Broadly, the present invention provides a non-liquid biomaterial which may comprise a blood product solution and a polymerizing agent where the non-liquid biomaterial may be formed by mixing the blood product solution with the polymerizing agent. The blood product solution may comprise a blood derived material and a protein binding agent where the blood derived material may be blood, bone marrow aspirate or a plasma product such as plasma, platelet poor plasma, platelet rich plasma. The protein binding agent may have a functionality of at least two where the functional groups may allow for covalent binding of the protein binding agent to proteins in the blood product solution. The binding of the protein binding agent to the proteins may increase the mechanical strength, decrease or eliminate any tackiness and provides a fibrin glue with superior handling properties. The non-liquid biomaterial of the present invention may be used as a surgical sealant, a suture support, a blood flow controller, an adhesion reducing agent, an adhesion preventing agent, a tissue support, a tissue filler, a tissue or cell scaffold or a wound dressing.

In one embodiment, the non-liquid biomaterial may comprise a blood product solution and a polymerizing agent where the non-liquid biomaterial may be formed by mixing the blood product solution with the polymerizing agent. The blood product solution may comprise a blood derived material and a protein binding agent having a functionality of at least two. In an illustrative embodiment, the blood derived material may be, but not limited to, blood, bone marrow aspirate, concentrated cells from bone marrow aspirate with plasma, a plasma product such as plasma, concentrated plasma, platelet rich plasma, platelet poor plasma, or combinations thereof. It will be appreciated that the blood derived material may be derived from sources other than whole blood such as, but not limited to, blood containing aspirates. The blood derived material may be at least partially derived from whole blood, from materials derived from whole blood, or from blood containing tissue aspirates or their derivatives, a non-limiting example of which is bone marrow aspirate. The blood derived material from tissue aspirates may comprise additional cells from the tissue aspirated. A non-limiting example may be stem cells from bone marrow aspirate. The blood derived material may be autologous or allogeneic. The advantages of using autologous materials are well known in the art, including decreased risk of an adverse immunogenic reaction and/or exposure to tainted or diseased blood derived materials.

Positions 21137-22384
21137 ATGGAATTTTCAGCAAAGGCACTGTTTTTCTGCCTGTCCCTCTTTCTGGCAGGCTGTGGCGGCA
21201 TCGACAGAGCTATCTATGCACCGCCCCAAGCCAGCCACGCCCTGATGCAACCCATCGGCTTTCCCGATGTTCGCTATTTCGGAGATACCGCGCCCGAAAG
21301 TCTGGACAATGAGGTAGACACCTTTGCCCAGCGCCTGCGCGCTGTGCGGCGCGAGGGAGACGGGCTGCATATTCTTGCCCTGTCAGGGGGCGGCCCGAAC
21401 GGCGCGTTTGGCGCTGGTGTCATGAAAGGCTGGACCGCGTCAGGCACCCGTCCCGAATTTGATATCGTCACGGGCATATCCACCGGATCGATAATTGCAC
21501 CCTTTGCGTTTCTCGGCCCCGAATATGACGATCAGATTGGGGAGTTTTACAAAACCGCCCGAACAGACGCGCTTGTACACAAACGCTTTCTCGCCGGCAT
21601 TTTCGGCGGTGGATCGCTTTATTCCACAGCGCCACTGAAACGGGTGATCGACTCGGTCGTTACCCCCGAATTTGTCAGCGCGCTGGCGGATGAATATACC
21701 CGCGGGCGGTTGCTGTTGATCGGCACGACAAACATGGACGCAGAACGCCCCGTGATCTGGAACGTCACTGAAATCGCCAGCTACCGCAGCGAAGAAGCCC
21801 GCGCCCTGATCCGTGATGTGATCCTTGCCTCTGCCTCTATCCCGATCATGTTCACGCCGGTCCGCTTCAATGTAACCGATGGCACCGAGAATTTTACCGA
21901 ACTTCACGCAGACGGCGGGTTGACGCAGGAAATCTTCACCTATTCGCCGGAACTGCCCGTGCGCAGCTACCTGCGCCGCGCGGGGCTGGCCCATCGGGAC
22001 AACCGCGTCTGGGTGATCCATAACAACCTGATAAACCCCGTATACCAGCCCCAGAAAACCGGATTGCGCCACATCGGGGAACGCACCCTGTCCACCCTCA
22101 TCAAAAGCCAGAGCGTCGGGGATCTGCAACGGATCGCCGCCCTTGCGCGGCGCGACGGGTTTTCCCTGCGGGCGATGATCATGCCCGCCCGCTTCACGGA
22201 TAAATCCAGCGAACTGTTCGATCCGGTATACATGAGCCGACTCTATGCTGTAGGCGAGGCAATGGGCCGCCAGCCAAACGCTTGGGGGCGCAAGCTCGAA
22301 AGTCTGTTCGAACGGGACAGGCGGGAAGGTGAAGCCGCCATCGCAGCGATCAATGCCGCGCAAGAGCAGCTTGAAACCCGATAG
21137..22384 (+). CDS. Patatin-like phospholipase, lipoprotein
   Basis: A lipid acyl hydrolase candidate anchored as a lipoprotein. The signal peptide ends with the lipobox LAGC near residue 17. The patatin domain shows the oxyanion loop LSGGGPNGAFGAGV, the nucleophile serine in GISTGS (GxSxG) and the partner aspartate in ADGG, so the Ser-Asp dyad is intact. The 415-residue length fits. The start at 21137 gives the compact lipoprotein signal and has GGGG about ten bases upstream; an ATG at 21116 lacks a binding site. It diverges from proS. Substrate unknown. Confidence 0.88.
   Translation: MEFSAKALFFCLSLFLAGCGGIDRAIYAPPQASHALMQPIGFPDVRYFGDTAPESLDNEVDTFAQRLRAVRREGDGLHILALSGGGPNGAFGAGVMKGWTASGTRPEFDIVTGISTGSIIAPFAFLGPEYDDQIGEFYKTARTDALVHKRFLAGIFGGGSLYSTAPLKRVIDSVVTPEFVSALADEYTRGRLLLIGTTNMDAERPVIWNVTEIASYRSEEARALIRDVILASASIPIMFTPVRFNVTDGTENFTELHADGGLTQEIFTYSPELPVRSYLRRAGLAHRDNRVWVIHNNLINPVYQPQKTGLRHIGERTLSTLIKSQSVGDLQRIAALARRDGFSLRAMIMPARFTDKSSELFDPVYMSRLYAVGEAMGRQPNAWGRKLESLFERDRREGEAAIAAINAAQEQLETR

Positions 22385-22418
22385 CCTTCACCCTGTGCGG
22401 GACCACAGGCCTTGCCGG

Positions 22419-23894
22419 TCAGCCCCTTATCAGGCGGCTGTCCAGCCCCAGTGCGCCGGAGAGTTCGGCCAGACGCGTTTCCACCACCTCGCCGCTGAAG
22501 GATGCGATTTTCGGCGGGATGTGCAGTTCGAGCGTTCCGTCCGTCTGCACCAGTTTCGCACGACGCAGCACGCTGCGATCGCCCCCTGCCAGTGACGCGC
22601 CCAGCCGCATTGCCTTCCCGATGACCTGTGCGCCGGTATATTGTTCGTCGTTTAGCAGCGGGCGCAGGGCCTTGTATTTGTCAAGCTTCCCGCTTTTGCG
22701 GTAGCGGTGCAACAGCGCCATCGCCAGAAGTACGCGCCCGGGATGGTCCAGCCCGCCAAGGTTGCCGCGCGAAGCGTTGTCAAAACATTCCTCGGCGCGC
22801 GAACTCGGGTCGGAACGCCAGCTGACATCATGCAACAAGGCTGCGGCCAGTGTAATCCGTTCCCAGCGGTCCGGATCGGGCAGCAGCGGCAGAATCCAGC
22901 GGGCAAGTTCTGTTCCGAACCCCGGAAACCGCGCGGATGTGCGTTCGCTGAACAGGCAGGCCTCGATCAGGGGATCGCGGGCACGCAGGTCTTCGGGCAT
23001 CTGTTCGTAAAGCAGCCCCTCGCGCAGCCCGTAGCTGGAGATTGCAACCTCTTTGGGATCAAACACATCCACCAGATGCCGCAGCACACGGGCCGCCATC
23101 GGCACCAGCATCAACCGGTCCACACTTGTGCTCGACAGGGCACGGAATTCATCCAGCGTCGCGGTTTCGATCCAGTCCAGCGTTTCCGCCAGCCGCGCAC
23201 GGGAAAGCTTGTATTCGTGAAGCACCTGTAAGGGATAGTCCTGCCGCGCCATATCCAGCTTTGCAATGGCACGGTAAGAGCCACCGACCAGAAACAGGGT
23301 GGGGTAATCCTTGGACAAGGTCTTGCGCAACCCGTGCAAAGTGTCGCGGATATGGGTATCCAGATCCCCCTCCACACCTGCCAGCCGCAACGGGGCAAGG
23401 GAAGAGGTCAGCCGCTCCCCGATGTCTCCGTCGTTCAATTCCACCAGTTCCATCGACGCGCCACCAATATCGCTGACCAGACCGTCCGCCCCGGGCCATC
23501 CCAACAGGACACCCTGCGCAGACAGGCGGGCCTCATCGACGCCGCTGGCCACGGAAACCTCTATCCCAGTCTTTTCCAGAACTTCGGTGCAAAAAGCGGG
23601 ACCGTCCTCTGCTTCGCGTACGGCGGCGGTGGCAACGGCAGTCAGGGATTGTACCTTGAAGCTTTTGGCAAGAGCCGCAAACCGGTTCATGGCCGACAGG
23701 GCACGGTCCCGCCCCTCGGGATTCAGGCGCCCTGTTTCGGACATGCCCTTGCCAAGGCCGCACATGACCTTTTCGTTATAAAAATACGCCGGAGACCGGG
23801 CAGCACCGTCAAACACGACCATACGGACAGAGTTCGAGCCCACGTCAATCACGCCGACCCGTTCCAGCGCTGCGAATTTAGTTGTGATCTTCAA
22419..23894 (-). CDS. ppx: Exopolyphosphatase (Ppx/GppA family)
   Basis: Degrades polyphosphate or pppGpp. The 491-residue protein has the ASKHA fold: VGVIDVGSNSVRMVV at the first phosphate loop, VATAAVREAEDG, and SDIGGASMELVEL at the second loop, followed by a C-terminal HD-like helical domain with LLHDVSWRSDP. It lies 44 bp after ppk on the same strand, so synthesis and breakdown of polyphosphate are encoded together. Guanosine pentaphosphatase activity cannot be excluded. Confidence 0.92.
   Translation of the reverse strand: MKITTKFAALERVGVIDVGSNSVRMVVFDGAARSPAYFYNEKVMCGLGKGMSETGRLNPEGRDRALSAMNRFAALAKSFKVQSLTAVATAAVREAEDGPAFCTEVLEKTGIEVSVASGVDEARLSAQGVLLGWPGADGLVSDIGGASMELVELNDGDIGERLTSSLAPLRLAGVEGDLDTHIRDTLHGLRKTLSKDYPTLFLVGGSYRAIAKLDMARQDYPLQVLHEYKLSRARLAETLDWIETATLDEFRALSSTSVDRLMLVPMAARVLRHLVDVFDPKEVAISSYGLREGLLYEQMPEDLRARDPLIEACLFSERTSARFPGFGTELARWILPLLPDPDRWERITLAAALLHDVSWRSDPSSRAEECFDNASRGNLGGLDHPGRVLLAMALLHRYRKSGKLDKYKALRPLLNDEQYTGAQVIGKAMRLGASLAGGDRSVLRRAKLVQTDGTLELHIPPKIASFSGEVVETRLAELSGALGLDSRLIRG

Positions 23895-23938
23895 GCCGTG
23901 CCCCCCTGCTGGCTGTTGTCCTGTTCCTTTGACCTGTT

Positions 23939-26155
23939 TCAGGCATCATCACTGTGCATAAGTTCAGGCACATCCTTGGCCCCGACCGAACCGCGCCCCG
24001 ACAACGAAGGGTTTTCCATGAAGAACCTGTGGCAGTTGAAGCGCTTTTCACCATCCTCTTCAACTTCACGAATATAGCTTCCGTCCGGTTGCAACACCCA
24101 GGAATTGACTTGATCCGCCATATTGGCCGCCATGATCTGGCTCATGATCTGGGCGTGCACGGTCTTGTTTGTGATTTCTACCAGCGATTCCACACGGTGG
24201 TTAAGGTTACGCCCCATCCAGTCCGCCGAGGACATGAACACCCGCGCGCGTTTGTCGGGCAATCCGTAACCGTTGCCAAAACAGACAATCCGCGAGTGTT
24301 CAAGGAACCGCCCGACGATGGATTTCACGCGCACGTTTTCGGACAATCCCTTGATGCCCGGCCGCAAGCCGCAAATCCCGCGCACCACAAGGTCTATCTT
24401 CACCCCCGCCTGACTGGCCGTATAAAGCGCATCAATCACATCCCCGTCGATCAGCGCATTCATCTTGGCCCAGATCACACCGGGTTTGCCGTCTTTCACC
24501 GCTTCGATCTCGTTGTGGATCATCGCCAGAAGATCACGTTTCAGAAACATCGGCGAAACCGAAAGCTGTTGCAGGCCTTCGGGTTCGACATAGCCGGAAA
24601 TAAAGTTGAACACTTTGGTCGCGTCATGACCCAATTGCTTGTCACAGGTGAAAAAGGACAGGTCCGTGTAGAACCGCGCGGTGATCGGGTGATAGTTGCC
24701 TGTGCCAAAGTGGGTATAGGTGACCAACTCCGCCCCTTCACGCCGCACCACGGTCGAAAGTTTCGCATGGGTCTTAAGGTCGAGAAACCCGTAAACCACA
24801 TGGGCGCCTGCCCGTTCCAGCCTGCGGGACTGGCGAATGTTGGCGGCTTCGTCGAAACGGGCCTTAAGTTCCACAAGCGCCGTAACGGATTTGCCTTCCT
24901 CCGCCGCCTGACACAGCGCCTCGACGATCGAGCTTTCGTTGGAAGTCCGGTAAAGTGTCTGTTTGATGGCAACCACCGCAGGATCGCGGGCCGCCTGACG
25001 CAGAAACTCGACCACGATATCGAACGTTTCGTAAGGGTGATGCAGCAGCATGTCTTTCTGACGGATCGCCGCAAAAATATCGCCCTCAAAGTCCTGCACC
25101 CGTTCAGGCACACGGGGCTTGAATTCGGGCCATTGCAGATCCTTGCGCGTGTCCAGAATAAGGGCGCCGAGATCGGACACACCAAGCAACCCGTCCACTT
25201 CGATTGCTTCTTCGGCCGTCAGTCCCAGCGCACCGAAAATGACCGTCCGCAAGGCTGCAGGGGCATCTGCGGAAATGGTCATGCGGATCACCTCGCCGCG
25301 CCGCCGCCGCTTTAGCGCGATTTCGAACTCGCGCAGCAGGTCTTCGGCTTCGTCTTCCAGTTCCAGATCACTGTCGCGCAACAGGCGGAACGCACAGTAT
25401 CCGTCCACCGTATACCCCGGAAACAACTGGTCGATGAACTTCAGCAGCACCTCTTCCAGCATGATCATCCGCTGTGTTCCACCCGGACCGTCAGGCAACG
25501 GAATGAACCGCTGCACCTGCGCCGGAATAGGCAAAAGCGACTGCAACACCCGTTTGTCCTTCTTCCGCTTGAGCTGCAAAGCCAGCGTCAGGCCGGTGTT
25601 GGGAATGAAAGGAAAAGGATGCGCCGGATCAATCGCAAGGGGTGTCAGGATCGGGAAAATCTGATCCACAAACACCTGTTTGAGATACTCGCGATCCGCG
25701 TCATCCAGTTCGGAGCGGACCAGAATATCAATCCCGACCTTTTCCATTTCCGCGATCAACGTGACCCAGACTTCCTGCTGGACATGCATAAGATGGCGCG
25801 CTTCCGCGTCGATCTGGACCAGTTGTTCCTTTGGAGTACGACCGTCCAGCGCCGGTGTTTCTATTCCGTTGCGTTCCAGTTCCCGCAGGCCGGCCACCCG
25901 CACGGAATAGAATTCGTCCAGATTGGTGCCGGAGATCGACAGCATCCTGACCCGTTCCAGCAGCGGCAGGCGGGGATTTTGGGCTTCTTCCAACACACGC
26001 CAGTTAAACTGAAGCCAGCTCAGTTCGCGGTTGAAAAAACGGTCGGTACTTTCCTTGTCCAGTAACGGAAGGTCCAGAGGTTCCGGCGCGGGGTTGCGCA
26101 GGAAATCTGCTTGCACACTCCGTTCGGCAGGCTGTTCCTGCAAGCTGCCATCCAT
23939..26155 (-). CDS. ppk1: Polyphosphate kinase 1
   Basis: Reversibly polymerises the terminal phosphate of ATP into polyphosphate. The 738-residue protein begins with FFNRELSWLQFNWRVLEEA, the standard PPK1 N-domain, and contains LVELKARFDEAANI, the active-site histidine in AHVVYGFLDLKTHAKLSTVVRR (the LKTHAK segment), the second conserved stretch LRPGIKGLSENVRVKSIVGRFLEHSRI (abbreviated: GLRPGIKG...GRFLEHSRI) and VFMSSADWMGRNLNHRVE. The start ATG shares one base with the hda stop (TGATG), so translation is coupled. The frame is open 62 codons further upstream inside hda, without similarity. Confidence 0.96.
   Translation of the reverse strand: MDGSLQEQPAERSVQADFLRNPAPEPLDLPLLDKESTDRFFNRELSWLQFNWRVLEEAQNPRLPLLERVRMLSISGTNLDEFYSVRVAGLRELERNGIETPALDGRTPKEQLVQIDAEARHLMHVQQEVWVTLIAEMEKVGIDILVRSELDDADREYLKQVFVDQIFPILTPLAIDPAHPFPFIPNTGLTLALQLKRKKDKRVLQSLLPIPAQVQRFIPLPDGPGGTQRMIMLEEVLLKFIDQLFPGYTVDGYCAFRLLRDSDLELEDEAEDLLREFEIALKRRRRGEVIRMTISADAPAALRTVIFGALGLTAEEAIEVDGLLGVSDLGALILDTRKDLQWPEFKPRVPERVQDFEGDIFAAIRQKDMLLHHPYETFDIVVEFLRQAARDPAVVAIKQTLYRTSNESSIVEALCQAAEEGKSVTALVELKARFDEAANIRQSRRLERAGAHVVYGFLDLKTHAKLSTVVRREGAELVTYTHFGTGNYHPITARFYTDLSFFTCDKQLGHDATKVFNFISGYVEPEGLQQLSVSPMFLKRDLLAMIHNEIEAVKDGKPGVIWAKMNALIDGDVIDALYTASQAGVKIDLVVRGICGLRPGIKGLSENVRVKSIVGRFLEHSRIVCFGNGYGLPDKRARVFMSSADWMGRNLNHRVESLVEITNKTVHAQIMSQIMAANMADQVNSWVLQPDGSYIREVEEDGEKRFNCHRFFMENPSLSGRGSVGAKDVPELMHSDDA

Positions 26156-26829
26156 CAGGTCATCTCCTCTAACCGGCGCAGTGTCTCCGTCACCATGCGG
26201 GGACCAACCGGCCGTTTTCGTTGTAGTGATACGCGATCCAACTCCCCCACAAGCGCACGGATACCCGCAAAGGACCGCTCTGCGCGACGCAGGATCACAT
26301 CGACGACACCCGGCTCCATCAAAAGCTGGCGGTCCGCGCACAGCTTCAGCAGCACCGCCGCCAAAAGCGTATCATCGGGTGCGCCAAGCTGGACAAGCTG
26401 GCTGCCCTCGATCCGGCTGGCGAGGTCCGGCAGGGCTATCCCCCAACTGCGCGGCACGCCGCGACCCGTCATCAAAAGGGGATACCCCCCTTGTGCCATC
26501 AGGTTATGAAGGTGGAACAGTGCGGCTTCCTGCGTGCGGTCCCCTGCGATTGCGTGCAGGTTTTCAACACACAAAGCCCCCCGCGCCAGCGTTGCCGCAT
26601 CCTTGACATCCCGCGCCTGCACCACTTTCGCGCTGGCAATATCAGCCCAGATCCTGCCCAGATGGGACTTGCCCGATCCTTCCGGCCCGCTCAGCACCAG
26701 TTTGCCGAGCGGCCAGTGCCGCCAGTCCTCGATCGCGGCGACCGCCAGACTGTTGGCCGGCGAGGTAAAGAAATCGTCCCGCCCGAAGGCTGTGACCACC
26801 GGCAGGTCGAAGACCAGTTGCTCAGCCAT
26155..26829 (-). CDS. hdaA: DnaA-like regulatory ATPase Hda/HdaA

The blood derived material may be used at physiological concentrations or it may be concentrated. In one illustrative embodiment the blood derived material is concentrated from 1-fold to about 8-fold. In another illustrative embodiment, the blood derived material is concentrated from about 1.5-fold to about 4-fold. Concentrating the blood derived material may increase fibrinogen concentration which may in turn, result in a non-liquid biomaterial with increased mechanical strength. Alternatively, the blood product solution may be concentrated instead of or in addition to the blood derived material. In one illustrative embodiment, the blood derived material may be mixed with the protein binding agent to form the blood product solution and the blood product solution may then be concentrated by, for example, from about 1-fold to about 8-fold or from about 1.5-fold to about 4-fold.

The blood derived material or the blood product solution may be concentrated by any method known in the art. In one illustrative embodiment, the blood derived material or the blood product solution may be concentrated using a centrifugal concentrator such as those described in U.S. patent application Ser. Nos. 11/342,982 and 11/342,761, both of which are incorporated by reference herein. In an alternative illustrative embodiment, the blood derived material or the blood product solution may be concentrated in a bead containing chamber system such as that described in U.S. Pat. No. 6,905,612 (incorporated by reference herein).